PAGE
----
* See Marshall's Speech in the Robbins case, at page 20 —ante.
deploring the existence now of what he terms prejudices against it, but hoping for the arrival of the period when they shall be eradicated. But, sir, I will quit this unpleasant subject; I will turn from one, whom no sense of decency or propriety could restrain from soiling the carpet on which he treads, to gentlemen who have not forgotten what is due to themselves, to the place in which we are assembled, or to those by whom they are opposed. The gentlemen from North Carolina, }. Pearson, from Connecticut, Mr. Pitkin, and from New York, Mr. Bleecker, have, with their usual decorum, contended, that the war would not have been declared, had it not been for the duplicity of France, in withholding an authentic instrument, repealing the decrees of Berlin and Milan; that upon the exhibition of such an instrument the revocation of the orders in council took place; that this main cause of the war, but for which it would not have been declared, being removed, the administration ought to seek for the restoration of peace; and that upon its sincerely doing so, terms compatible with the honor and interest of this country might be obtained. It is my purpose to examine, first, into the circumstances under which the war was declared; secondly, into the causes of continuing it; and lastly, into the means which have been taken, or ought to be taken, to procure peace; but, sir, I am really so exhausted, that, little as I am in the habit of asking of the House an indulgence of this kind, I feel I must trespass on their goodness.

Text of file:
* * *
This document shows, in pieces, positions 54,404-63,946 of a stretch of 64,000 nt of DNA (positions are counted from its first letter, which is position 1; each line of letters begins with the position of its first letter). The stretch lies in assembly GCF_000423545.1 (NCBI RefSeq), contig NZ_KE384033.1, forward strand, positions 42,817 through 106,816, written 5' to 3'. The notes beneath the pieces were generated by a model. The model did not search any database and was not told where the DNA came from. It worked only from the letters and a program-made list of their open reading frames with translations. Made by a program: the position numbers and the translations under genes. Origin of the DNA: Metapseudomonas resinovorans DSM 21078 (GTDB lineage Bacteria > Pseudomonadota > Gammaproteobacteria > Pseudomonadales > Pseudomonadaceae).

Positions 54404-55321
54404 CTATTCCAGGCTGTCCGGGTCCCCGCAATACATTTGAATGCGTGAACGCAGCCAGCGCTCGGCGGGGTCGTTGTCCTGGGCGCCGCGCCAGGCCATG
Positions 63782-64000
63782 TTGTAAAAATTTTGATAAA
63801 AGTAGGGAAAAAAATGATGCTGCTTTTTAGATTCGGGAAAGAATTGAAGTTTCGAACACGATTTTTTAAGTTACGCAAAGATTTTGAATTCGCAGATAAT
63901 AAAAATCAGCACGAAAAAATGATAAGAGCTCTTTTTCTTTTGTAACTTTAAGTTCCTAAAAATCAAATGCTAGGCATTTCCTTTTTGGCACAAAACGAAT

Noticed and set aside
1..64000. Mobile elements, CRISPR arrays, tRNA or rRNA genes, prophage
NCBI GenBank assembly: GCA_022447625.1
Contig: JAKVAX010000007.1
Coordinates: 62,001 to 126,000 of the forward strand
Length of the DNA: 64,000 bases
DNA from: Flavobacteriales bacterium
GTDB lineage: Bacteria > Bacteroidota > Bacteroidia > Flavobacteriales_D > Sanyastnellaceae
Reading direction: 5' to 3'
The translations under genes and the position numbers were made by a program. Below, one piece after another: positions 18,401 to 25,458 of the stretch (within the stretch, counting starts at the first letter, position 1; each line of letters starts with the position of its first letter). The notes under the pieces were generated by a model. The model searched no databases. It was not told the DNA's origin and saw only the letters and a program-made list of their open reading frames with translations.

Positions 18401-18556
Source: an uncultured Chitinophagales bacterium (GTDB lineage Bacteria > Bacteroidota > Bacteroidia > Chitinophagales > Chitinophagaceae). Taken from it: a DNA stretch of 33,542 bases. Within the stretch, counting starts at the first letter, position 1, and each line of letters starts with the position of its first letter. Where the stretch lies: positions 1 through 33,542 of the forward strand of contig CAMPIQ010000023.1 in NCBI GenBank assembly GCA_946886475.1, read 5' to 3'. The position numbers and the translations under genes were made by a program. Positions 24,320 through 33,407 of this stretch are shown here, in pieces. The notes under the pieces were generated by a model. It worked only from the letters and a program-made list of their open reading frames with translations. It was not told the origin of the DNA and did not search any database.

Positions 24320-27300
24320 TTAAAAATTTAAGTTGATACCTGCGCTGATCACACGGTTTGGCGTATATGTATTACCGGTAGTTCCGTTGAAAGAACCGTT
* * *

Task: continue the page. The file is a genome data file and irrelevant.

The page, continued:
Here Mr. Clay sat down. Mr. Newton moved that the committee rise, report progress, and ask leave to sit again, which was done. On the next day Mr. Clay proceeded:
I am sensible, Mr. Chairman, that some part of the debate, to which this bill has given rise, has been attended by circumstances much to be regretted, not usual in this House, and of which it is to be hoped, there will be no repetition. The gentleman from Boston, had so absolved himself from every rule of decorum and propriety, had so outraged all decency, that I have found it impossible to suppress the feelings excited on the occasion. His colleague, whom I have the honor to follow, Mr. Wheaton, whatever else he might not have proved, in his very learned, ingenious, and original exposition of the powers of this government, an exposition in which he has sought, where nobody before him has, and nobody after him will look, for a grant of our powers, I mean the preamble to the constitution,-has clearly shown, to the satisfaction of all who heard him, that the power of defensive war is conferred. I claim the benefit of a similar principle, in behalf of my political friends, against the gentleman from Boston. I demand only the exercise of the right of repulsion. No one is more anxious than I am to preserve the dignity and the freedom of de